Quillen River, Back After 20 Years

Finally after 20 years I got the chance to come back, to fly fish again at the Quillen River in the province of Neuquen in Argentina. We went there from Cordoba by car, we drove almost a for a full day till we got to the Alumine area where we had organized to stay at the famous Casa de Campo for 5 nights while we would be fishing in different rivers.

In our itinerary our first stop was the Quillen river, for we had decided to go with Christian, a friend and guide from Alumine.


We arrived at Casa de Campo, our accommodation for the trip, and had a great meal with Dani and Marisa where we enjoyed some amazing pasta and nice red wine from Ventus Vineyard. Judging by the wine, we knew this experience was going to be unique. Ventus vineyard is an exclusive premium class wine produced by the first winery in the Province of Neuquen. Neuquen had been considered a desert for a long time, but it has now became an oasis for wine production given its unique characteristics. This highly awarded winery is called “La bodega del fin del mundo” The Winery from the End of the World, given its position in the southernmost part of Argentina.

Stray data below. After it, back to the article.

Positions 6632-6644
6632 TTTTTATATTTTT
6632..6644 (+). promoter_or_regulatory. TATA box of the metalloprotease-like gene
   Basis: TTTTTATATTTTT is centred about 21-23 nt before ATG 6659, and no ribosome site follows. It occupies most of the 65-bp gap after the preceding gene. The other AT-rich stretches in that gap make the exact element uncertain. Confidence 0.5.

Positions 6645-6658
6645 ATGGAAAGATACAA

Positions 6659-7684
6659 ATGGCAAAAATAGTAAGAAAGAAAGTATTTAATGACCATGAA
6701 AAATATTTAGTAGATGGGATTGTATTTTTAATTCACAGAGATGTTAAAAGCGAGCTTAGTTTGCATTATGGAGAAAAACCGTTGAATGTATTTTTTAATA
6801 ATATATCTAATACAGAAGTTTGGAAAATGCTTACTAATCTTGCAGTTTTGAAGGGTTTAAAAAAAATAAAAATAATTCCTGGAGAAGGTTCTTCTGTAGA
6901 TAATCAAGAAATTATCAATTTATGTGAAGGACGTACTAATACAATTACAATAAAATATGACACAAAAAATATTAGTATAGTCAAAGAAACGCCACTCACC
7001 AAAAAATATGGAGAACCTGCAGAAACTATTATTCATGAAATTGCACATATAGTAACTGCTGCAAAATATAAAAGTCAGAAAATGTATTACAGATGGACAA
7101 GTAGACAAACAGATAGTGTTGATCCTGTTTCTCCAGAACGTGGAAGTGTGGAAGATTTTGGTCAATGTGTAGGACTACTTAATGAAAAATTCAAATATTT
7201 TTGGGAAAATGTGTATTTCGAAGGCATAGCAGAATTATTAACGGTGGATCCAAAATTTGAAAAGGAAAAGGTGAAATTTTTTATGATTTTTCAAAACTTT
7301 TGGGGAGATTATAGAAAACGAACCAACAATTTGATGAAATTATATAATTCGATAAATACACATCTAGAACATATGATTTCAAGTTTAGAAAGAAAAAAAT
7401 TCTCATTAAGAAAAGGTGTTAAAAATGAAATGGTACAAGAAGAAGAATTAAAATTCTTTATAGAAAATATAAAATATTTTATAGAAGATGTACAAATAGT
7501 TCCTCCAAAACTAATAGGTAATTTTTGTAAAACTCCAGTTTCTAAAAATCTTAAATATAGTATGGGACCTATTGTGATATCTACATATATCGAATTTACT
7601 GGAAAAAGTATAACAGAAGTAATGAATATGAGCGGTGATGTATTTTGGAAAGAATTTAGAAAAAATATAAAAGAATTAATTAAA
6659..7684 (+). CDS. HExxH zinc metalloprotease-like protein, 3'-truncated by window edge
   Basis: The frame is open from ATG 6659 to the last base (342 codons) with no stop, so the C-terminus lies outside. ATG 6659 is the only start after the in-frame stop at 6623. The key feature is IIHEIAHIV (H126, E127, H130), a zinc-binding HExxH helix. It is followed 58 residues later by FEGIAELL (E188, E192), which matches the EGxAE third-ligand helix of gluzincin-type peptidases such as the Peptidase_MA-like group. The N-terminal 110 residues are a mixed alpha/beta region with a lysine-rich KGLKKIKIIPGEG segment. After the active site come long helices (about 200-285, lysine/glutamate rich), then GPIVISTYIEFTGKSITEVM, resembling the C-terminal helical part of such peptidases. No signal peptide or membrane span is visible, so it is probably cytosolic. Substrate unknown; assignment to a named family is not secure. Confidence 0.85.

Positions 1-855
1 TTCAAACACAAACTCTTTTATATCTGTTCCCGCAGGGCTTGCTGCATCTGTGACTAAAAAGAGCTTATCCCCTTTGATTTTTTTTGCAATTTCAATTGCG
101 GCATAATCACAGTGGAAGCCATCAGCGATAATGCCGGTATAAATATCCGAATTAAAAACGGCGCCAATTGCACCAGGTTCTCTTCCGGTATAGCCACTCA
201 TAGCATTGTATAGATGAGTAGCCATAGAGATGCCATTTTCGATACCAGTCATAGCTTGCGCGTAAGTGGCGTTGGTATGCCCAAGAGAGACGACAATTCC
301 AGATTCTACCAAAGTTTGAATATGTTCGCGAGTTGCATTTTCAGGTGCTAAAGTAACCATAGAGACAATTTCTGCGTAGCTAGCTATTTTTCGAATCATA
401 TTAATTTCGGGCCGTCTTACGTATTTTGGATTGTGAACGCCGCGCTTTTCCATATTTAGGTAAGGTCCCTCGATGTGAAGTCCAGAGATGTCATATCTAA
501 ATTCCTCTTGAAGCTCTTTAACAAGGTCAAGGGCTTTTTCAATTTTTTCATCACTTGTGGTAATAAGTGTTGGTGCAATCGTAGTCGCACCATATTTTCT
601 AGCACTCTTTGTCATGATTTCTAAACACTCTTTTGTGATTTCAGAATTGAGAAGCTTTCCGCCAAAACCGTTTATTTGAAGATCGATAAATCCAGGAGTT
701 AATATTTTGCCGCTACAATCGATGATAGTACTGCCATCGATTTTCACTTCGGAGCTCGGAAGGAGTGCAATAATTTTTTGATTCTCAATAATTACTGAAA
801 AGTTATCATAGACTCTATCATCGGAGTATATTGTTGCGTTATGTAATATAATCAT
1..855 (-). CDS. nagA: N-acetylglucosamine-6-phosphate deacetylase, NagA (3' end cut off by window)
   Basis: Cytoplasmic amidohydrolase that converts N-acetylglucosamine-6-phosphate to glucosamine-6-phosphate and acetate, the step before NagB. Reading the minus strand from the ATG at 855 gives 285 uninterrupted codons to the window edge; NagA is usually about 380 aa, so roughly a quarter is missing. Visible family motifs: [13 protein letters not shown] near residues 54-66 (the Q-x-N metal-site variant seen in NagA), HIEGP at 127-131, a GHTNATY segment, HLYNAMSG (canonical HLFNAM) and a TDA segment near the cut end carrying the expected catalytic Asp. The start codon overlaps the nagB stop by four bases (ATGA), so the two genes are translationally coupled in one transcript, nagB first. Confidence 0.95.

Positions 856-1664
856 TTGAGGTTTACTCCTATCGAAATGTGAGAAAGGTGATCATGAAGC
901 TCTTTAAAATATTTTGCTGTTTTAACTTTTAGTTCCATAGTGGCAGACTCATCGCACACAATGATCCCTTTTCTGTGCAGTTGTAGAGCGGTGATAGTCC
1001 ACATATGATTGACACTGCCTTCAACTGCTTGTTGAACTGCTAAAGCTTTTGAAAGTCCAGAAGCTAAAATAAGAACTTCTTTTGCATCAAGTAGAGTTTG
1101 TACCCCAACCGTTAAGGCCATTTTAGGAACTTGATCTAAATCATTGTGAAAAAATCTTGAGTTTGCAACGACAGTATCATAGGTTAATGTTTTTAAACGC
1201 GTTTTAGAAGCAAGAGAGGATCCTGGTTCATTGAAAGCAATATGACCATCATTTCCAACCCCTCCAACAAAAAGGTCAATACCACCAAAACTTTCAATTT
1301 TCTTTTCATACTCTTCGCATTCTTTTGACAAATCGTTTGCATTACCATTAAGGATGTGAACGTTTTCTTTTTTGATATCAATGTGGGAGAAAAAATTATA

After that delicious meal, we spend the night together with Juan and the following day we woke up early. At about 6.30, 6.45, we prepared our rods, our lines, all our flies, specially our dry flies and nymphs that would be the ones that we would use the most. We also prepared some sandwiches with tuna, chicken, tomatoes, lettuce, and some special cheese that Juan brought for the occasion. We also took some water and gatorade for the day in a nice cooler. We were expecting a waiting day over big rocks and we were prepared to spend a lot of energy around. We picked up Cristian at around 9 am at Alumine with a selection of flies. We had our boxes packed with flies and a couple of minutes later we were driving in the direction of the river. It is not far away, just 20 minutes driving and we got to a middle area of the river where we got the lines in our rods, mostly number 3,4,5 rods, all with floating lines, long, long leads of 15 feet, normally a tippet in the front of the line to get a good presentation. We were always assuming a fish can break our tippet, especially if it gets tied around the trees in the water or the algae.